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  1.    #1  
    HP CEO: WebOS is part of our cloud strategy. Todd Bradley: The effective price for the tablet is $300.

    Besides HP is not spinning off the PC PSG division, the inevitable question was “what are you to do with webOS”?

    Meg Whitman indicated, for instance, that webOS, which H.P. was incorporating into servers as well as tablets, will continue to play a role. “We’re still working through webOS, still haven’t gotten to ground,” Ms. Whitman said. “It is part of our cloud strategy. Stay tuned.”

    Todd Bradley, the head of the PC unit, did not say whether H.P. would re-enter the tablet market with webOS. The company currently sells a tablet that uses Microsoft software. He said the “effective price” for the tablet is $300, adding that “the challenge is building that out.”

    Well, we know now they are working on how to get parts and components that work and can reach a competitive tablet price for a 16GB wi-fi version with a $300.- price tag.


    Full article:

    SAN FRANCISCO — Meg Whitman is moving as fast as she can to figure out a strategy for Hewlett-Packard. For starters, she wants to keep selling personal computers.

    On Thursday, Ms. Whitman, H.P.’s chief executive, announced that the company would retain its PC division. The division, called the personal systems group, was responsible for almost one third, or $40 billion, of H.P.’s $126 billion in revenue in its last fiscal year.

    “First and foremost, H.P. is a hardware company,” she said in an interview. “We want to build out our software, but I don’t think we are done yet on hardware. There is a lot of opportunity.”

    The company’s former chief executive, Léo Apotheker, announced in August that the company was considering selling or spinning off the unit. He was forced out of the company a month later and succeeded by Ms. Whitman, the former chief executive of eBay.

    Ms. Whitman said there were concerns that an independent PC division would lose brand value and face higher overhead costs like real estate and operations. H.P., in turn, would lose the contribution the unit makes in delivering low-price components, like semiconductors, to other parts of the company. Besides personal computers, H.P. has sizable businesses in computer servers and data storage devices, printers and printer supplies, and related services.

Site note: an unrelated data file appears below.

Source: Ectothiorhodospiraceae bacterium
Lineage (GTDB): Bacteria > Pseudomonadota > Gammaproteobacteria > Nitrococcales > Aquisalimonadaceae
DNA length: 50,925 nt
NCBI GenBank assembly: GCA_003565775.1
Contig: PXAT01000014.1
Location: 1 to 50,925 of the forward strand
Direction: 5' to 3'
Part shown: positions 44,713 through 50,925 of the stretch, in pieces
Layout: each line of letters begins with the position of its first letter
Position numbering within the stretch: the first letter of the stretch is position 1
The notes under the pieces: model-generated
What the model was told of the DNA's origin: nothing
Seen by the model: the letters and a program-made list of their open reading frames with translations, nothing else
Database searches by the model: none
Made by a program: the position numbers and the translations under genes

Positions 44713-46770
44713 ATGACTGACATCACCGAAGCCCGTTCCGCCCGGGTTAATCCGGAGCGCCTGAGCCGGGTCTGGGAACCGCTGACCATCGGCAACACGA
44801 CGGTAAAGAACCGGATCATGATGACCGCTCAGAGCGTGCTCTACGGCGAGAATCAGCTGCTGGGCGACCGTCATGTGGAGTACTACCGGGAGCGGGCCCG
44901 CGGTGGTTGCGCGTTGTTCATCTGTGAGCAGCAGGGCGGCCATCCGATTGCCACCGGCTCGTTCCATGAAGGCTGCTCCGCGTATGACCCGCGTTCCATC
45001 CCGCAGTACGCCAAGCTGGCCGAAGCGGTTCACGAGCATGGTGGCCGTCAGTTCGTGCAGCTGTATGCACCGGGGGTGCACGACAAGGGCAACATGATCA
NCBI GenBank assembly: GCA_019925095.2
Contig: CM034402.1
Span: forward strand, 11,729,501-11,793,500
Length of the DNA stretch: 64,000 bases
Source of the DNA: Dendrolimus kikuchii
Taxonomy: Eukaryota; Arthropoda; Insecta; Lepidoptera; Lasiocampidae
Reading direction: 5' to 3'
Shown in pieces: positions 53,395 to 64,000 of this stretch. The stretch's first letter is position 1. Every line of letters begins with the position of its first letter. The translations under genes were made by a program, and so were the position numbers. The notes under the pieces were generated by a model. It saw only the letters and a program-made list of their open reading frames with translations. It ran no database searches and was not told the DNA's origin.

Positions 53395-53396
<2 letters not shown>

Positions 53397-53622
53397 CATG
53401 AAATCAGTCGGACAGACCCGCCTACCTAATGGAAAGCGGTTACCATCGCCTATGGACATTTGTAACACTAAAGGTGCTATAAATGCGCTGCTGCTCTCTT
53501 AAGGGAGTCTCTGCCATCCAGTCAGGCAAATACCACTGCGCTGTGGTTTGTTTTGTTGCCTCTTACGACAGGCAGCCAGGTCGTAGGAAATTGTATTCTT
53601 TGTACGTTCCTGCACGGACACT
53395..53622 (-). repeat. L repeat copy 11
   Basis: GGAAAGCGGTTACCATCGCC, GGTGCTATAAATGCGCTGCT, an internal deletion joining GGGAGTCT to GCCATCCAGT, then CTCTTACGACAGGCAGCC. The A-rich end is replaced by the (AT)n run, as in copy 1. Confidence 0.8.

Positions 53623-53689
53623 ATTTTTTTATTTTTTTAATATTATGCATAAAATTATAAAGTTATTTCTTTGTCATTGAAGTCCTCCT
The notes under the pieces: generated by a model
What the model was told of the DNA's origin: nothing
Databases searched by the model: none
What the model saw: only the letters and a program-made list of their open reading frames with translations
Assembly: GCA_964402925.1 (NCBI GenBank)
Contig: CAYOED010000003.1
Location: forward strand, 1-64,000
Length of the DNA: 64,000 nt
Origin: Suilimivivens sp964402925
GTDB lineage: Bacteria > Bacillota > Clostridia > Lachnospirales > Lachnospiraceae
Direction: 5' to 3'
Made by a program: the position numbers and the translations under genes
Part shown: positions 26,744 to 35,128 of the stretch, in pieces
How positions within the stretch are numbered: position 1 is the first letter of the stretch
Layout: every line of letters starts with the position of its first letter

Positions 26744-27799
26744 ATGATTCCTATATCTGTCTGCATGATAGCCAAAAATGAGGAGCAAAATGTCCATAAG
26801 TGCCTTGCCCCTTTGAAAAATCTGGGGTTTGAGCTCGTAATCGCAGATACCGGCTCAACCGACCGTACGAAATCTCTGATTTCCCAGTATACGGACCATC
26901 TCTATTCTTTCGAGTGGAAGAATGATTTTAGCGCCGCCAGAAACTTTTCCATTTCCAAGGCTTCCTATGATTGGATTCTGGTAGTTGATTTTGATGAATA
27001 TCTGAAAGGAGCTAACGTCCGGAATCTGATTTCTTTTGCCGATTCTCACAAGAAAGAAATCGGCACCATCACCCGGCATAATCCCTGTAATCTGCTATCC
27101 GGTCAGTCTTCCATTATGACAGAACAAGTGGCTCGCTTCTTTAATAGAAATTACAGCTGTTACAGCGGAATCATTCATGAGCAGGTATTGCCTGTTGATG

H.P.’s personal systems group is one of the world’s biggest buyers of semiconductors, which gives H.P. negotiating power for the chips it uses in other parts of the company, like computer servers and data storage devices, or printers. The unit’s products often figure in the sale of services like call centers, another big business for H.P.

    While H.P.’s PC division has revenue large enough to make it one of America’s 70 largest companies on its own, it is in a competitive business with narrow profit margins. This fit poorly into the strategy of focusing on higher-margin software and services developed by Mr. Apotheker.

    Keeping PCs still leaves the company with significant challenges, including low-price suppliers from Asia, competition in value-added products and services from large technology companies like I.B.M., and an industry trend towards cloud computing and mobile computing, where most computers are in large data centers with access over the Internet rather than on desktops.

    Much of the business, including PCs and notebooks, is under pressure from tablets, like the Apple iPad. H.P.’s own foray into tablets, using a proprietary operating system called webOS, ended abruptly after a few months of poor sales.

    Ms. Whitman is expected to announce her strategy sometime after H.P. announces its fiscal fourth-quarter results on Nov. 21. For now, she said, her final plans are still under review.

    “The question I get most often is, ‘What is H.P.?’ ” she said in the interview. “It is a communications problem, but we have to know what we are internally first.”

    She indicated, for instance, that webOS, which H.P. was incorporating into servers as well as tablets, will continue to play a role. “We’re still working through webOS, still haven’t gotten to ground,” Ms. Whitman said. “It is part of our cloud strategy. Stay tuned.”

    Todd Bradley, the head of the PC unit, did not say whether H.P. would re-enter the tablet market with webOS. The company currently sells a tablet that uses Microsoft software. He said the “effective price” for the tablet is $300, adding that “the challenge is building that out.”